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HVK Archives: Left gives Gowda six more months in Delhi

Left gives Gowda six more months in Delhi - The Asian Age

Seema Mustafa ()
17 December 1996

Title : Left gives Gowda six more months in Delhi
Author : Seema Mustafa
Publication : The Asian Age
Date : December 17, 1996

Prime Minister H.D. Deve Gowda, after leading his government through a
"dismal" performance in Parliament, is being accused by his own Cabinet
colleagues and allies of "just marking time" until the government falls. The
Left party leaders are now giving this government less than six months to
survive.

The lack of political will to set a new path in this session of Parliament
was very evident. Sources said that on every crucial issue the government
backed out, unable to withstand even minimal political pressure. A senior
CPI(M) leader said, "Every single day of Parliament was a complete waste of
time as the government was unable to take a position on any issue."

Two major bills that were scheduled to be passed in this session have fallen
by the wayside. The women's bill granting one third reservation to women in
the legislatures has been introduced after considerable lobbying, but the
Prime Minister has succumbed to pressure from a section of the Janata Dal
which has opposed the bill.

Sources said the BJP and the Congress would have supported the bill in the
final analysis, but the real objection came from the Janata Dal and Mr Gowda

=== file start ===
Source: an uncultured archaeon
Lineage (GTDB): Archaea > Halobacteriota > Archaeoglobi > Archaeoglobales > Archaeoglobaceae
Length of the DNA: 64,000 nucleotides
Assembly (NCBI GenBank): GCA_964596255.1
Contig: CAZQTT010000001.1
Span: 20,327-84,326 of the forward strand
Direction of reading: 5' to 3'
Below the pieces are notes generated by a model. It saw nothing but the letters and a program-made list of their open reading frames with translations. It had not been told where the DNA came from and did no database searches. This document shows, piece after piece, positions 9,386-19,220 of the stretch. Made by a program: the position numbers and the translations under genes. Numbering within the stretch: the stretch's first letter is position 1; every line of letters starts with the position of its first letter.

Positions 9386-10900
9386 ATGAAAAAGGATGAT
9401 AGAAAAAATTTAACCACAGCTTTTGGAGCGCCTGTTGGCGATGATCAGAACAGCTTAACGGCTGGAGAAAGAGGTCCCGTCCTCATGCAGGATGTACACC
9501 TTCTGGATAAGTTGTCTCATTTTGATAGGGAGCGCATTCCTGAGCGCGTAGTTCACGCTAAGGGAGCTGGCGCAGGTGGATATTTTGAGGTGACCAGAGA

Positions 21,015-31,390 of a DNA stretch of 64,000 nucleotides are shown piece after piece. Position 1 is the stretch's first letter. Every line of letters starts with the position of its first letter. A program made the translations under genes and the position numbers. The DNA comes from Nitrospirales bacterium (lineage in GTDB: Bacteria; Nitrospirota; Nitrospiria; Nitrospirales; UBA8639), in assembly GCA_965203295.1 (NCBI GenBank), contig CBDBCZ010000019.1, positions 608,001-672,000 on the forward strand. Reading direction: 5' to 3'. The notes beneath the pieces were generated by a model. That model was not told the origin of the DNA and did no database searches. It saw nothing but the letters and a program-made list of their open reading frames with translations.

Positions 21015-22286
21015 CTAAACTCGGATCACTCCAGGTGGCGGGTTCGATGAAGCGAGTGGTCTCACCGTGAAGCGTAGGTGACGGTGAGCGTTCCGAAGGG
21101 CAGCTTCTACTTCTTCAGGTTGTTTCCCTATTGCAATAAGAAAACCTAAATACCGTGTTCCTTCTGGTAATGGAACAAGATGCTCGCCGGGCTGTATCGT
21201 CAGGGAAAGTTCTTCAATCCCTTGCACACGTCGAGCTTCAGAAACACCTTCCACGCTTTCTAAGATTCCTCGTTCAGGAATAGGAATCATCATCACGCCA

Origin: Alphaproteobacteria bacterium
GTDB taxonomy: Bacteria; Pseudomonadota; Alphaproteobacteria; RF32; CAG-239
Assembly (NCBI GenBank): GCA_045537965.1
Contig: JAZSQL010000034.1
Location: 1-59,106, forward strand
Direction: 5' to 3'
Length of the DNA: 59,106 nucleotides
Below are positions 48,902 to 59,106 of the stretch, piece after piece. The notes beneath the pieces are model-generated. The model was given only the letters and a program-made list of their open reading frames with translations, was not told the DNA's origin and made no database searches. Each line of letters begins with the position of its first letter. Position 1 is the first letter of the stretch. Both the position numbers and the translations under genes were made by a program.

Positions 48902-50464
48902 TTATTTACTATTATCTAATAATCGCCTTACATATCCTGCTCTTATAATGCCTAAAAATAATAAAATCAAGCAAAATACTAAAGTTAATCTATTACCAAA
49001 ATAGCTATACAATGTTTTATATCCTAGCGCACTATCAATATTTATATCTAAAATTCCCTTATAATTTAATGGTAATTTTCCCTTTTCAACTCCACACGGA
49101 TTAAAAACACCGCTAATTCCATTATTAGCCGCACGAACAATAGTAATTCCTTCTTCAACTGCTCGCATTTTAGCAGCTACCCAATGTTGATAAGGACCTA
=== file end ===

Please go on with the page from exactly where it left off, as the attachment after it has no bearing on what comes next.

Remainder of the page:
was unable to go against his own party. He has made it clear that the bill
will not be passed in this session.

Another important legislation for agricultural labour has not even been
introduced. The Prime Minister has spoken of "legal and constitutional
problems" because of which this important bill, which forms part of the
United Front Common Minimum Programme, has been shelved. Or as one senior
leader said "probably dropped."

The Lokpal Bill has been framed in a manner that it cannot allow any party to
support its introduction. It has been referred to the home affairs standing
committee as the present document, to quote a CPI(M) leader, "is loaded in
favour of the corrupt." The government has gone back on its commitment to
update the Prasar Bharati Bill granting autonomy to Doordarshan.

In fact the only step taken by the United Front in this session of Parliament
is to get President's rule in Uttar Pradesh ratified. The one major agreement
that was signed outside Parliament, namely the sharing of the Ganga waters
with Bangladesh, was at the initiative of West Bengal Chief Minister Jyoti
Basu. The CPI(M) decided that it was imperative to strengthen "secular
forces" in the neighbouring country and worked on the agreement to ensure
this. The CPI(M), which is a constituent of the United Front is giving no
credit to Mr Gowda and his government for the successful conclusion of this
agreement.

Mr Gowda's passivity during this session of Parliament has become cause of
comment among his colleagues. At the onset it was expected that the
government would use this session to send out strong political signals that
would offset the threat posed by the Congress. The fact that the Prime
Minister chose to adopt the line of least confrontation has given rise to
serious speculation about his own ambitions, and the subsequent impact on the
coalition government.



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